Now, should I have realized this earlier? Absolutely. But I didn’t. It still needed to be fixed.

It may help to know that . . .

  • Lots of journals have very similar names, even if they have nothing to do with each other. Do you know the difference between the currently published journals The Mathematica Journal, Mathematica, and Mathematika? I don’t.
  • The converse is also true, as the same publication may have many different names. Journals aren’t static. They start and end. They take breaks and reappear. They split and combine with other journals. The Euler Archive notes that the flagship publication of the Academy of Sciences in St. Petersburg (in which Euler published much of his work) has gone through several name changes.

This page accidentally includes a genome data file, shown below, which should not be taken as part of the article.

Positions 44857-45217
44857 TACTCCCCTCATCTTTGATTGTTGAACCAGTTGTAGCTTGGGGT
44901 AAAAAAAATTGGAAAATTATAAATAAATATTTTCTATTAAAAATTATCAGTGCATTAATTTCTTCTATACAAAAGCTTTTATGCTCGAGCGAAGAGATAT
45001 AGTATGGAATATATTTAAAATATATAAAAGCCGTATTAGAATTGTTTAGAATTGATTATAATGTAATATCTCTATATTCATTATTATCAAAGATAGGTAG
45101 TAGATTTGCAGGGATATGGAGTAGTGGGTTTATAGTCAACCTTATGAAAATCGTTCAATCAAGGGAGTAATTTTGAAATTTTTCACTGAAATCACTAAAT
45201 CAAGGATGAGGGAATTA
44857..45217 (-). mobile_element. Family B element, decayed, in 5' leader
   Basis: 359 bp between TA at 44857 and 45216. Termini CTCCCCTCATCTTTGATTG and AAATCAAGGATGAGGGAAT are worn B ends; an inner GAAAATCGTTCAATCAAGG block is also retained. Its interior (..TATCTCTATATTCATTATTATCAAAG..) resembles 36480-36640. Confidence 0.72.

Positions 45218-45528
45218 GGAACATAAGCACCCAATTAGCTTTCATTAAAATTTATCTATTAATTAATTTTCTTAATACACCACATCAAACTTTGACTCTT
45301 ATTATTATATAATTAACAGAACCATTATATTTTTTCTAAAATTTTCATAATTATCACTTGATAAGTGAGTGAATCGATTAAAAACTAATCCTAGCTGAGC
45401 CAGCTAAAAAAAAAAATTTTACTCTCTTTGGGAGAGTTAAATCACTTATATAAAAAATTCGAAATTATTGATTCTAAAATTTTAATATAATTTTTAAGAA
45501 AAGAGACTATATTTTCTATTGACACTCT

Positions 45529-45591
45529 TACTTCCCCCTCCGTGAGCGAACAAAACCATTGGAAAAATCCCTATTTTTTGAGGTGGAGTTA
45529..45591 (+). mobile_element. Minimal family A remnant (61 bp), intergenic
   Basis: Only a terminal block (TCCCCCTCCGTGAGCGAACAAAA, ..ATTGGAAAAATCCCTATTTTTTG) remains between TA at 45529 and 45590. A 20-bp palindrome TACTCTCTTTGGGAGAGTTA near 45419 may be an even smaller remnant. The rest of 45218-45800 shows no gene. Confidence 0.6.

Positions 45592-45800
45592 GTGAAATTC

• 1726–1746 Commentarii Academiae Scientiarum Imperialis Petropolitanae
    • 1750–1776 Novi Commentarii Academiae Scientiarum Imperialis Petropolitanae
    • 1777–1782 Acta Academiae Scientiarum Imperialis Petropolitanae
    • 1783–1802 Nova Acta Academiae Scientiarum Imperialis Petropolitanae
    • 1803–1916? Mémoires de l’Académie Impériale des Sciences de St. Pétersbourg, avec l’Histoire de l’Académie
      • Series V: 1803–1830?
      • Series VI: 1830?–1859?
      • Series VII: 1859?–1897?
      • Series VIII: 1897?–1916?

All of these St. Petersburg publications should not be confused with the St. Petersburg Mathematical Journal, which is an AMS publication and is the English translation of the Russian journal Algebra i Analiz.

  • The format of information contained in citations is not consistent. As you can see above, the same article was cited in three different formats in Mathematics Magazine, the PSP, and the Euler Archive. Citations were even less standardized in the past.